Ford Motor Credit plans to double the amount of cash it is using to buy back senior secured debt because its original tender offer was oversubscribed. As a result, Ford Credit will now use $1 billion to repurchase $2.2 billion worth of debt for 47 cents on the dollar. “We are very pleased with the results to date of our debt restructuring initiatives,” said Neil Schloss, Ford’s treasurer.
In addition, Ford Credit’s repurchase of $1.3 billion of Ford’s unsecured, non-convertible notes has so far resulted in nearly $3.4 billion of the debt being offered for an aggregate purchase price of $1.1 billion, the company added.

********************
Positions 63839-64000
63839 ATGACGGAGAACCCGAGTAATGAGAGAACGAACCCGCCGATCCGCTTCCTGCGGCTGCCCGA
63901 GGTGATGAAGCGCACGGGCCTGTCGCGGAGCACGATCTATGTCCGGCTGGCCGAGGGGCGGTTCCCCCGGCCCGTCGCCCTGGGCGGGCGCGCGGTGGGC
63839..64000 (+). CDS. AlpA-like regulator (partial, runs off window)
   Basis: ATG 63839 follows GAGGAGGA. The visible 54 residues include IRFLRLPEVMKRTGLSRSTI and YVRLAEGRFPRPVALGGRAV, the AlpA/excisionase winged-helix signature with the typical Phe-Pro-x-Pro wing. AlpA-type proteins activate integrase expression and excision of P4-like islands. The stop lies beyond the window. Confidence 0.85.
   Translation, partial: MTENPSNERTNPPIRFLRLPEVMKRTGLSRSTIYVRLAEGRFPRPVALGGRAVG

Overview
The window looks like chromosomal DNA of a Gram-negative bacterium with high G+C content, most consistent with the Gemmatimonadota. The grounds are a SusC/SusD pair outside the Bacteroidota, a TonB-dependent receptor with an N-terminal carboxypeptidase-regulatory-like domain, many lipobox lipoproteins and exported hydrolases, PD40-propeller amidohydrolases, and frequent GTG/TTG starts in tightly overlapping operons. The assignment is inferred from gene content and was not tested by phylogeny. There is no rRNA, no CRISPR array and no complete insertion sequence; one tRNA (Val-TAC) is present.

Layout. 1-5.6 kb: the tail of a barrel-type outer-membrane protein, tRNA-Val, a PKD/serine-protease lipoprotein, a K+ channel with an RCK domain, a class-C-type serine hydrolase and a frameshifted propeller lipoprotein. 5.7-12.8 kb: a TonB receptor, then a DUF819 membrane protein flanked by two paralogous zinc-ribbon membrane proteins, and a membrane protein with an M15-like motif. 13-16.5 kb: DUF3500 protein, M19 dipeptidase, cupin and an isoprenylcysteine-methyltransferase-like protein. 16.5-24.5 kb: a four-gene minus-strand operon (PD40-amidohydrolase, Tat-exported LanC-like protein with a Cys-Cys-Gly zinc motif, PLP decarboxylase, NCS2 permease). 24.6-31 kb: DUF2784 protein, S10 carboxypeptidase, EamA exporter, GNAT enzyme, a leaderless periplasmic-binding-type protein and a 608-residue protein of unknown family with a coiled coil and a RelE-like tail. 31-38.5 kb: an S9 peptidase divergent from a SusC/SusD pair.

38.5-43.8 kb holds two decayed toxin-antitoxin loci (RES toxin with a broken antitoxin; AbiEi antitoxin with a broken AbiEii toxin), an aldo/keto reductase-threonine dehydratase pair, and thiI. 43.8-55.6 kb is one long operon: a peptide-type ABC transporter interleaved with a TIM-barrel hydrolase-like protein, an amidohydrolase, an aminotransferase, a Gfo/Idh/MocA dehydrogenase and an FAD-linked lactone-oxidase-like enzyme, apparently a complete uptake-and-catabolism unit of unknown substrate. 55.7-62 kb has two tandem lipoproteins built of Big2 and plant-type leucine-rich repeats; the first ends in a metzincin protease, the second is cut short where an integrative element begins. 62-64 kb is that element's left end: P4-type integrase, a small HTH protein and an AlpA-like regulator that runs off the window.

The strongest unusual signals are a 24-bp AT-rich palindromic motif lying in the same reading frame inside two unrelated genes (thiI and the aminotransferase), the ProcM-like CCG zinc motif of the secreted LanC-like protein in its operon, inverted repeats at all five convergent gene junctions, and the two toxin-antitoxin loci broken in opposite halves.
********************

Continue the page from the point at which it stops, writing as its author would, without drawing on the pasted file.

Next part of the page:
The buyback offers are part of a three-step plan announced earlier this month to retire as much as $10.4 billion in debt, noted a Bloomberg report. “With these tenders, we have taken significant steps towards reducing Ford’s long-term debt and strengthening our balance sheet,” commented Schloss. Ford is making bold moves to restructure its debt to avoid having to ask the federal government for bailout money.
The senior loan offer was conducted as a “Dutch auction,” in which the lenders were invited to submit bids to sell their loans within a price range of not less than 38 percent of par or greater than 47 percent of par. All of the senior debt acquired by Ford Credit will be distributed to its parent, Ford Holdings LLC, and forgiven. These distributions by Ford Credit are consistent with its previously announced plans to pay distributions to Ford of about $2 billion through 2010, the company explained.